The Best Vitamins That Can Block DHT

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Before we get in to the best vitamins that block DHT, you should probably be aware that high levels of DHT are not the only cause of hair loss.

In fact, there is something even more important to preventing hair loss, and that’s DHT sensitivity.

See, people who suffer from hair loss don’t have abnormally high levels of DHT, it’s just their hair follicles (and the dermal papilla) are more sensitive to DHT than those who don’t suffer from it.

For that reason, I’ve included in this list all the vitamins that decrease DHT sensitivity, as well as blocking it.

Some vitamins work directly, some promote overall good health that can then lead to lower DHT sensitivity, but both will be discussed here.

I’ve also included a few minerals to the list that can help block DHT as well.

If you prefer watching rather than reading then check out our video below:

Niacin – Vitamin B3

Fish, avocado and peas are foods that contain high amounts of niacin

Niacin (vitamin B3) is an essential human nutrient, and one which can be found in high quantities in a variety of foods. Its main claim to fame when it comes to fighting hair loss is its ability to increase blood circulation in the scalp.

There are many hair loss causes, but a major factor in your hair’s health is its access to a continuous blood flow.

When blood flow is restricted, it can lead to brittle hair which easily breaks. This can also compound the effects of DHT, as no blood flow means there’s no way for chemicals (including DHT) to be removed from the follicle).

And did you know that men with early Male-Pattern Baldness (MPB) had subcutaneous blood flow that was 2.6 times less than their healthy counterparts?

All of this to say, blood flow is critical to hair health and niacin can help. How?

A common side effect of niacin supplementation is flushing. This occurs because niacin is known to dilate the blood vessels, and this increases blood flow to the face. Niacin can even reduce the viscosity of blood, so it flows more easily through your body!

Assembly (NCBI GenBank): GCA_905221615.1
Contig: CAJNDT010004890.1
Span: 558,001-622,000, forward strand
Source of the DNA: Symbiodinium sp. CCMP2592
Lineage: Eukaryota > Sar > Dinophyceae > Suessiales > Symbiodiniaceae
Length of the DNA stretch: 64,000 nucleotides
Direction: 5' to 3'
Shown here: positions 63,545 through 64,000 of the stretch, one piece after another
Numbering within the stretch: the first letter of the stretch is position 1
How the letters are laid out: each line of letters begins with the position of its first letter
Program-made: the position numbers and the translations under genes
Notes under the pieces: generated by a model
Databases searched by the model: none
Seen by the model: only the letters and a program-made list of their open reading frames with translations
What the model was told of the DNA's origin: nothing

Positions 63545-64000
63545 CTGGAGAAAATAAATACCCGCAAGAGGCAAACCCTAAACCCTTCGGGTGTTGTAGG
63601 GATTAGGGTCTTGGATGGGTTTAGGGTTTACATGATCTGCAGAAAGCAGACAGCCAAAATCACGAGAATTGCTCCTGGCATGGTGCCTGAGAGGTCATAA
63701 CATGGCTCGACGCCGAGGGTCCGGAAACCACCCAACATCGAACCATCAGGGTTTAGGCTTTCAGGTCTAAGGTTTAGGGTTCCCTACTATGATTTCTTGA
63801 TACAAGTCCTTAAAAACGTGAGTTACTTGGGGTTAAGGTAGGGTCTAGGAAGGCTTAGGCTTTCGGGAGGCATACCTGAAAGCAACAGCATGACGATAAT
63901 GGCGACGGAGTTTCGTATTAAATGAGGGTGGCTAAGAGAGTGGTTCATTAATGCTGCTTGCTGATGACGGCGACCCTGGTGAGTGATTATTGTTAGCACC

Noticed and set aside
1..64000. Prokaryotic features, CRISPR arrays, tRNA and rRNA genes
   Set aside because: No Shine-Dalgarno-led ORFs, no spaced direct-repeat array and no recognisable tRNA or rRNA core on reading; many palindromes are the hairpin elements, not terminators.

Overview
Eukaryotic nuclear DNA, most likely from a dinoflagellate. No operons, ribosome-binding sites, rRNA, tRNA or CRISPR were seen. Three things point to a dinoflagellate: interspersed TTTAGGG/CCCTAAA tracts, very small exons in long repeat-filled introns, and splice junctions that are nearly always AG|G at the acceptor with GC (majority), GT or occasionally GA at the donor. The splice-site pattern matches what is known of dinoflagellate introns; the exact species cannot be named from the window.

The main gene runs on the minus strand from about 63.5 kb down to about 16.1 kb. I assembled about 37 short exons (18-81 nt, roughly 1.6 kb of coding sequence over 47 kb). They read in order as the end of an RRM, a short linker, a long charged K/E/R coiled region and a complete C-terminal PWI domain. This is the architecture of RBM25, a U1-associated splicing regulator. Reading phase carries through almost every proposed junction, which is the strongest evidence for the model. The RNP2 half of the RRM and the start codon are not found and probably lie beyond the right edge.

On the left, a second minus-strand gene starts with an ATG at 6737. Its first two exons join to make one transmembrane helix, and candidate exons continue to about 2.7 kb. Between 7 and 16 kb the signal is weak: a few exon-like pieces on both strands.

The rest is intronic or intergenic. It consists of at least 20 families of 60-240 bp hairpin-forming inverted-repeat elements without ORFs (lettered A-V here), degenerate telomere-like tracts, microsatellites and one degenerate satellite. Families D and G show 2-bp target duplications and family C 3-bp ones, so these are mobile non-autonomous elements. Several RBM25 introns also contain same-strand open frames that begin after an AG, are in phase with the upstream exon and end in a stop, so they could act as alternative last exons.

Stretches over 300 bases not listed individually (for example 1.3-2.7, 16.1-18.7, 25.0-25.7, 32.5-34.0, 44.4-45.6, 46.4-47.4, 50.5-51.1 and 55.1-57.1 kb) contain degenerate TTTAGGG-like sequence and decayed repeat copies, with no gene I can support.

Other benefits of niacin supplementation include anti-inflammatory effects (great for reversing hair follicle miniaturization) and increased keratin synthesis.

So, how can you get more niacin into your diet? Include these foods:

You can also take a daily niacin supplement, but it’s best to speak with your doctor before doing so.

Biotin – Vitamin B7

Biotin, also known as vitamin B7, plays a major role in the metabolism of food. It’s also been shown to be a major component of the hair, skin, and nails, as biotin functions as a protein synthesizer. As keratin is the protein found within the mentioned three structures, it makes sense that the presence of biotin is important.

Are you still unsure of biotin’s role in hair health? Let’s take a look at the effects of biotin deficiency.

Biotin is found in abundance in the foods we eat, and it can even be produced by healthy guy flora. And even with biotin deficiency being rare, researchers have been able to study its effects.

To name just a few of the symptoms of biotin deficiency, they are:

  • Seizures;
  • Hypotonia;
  • Ataxia;
  • Nail weakness;
  • Dermatitis; and
  • Hair loss

So, how can you be sure you’re getting an appropriate amount of biotin in your diet? Include foods such as:

  • Beef liver;
  • Egg, whole;
  • Salmon, pink;
  • Pork chop;
  • Sunflower seeds;
  • Sweet potato; and
  • Almonds

You can even find biotin in a variety of multivitamins, especially those aimed at hair, nail, and skin health.

Zinc and Selenium

Zinc and selenium are two trace elements that are often discussed together, and for good reason. They’re often found together in many cosmetic formulations (such as face wash), and both play a critical role in the human body.

As antioxidants, zinc and selenium are vital in the fight against free radicals. They protect the skin (and other organs) from aging, and keep many cellular processes functioning properly as a result.

Interestingly, both zinc and selenium also play a role in the keratinization process.

As outlined above, keratin is a protein. In fact, it’s the main protein found within hair.

However, proteins aren’t just naturally present within the body. Instead, they must be synthesized. This is done through various processes, and protein synthesizers such as zinc and selenium help to make this happen.

It’s not actually necessary to take these vitamins daily, as an overabundance of zinc can lead to thinning and hair loss. Though, you should speak with your doctor about your nutrient levels, and they can prescribe a course of action if it’s found that you have a zinc or selenium deficiency.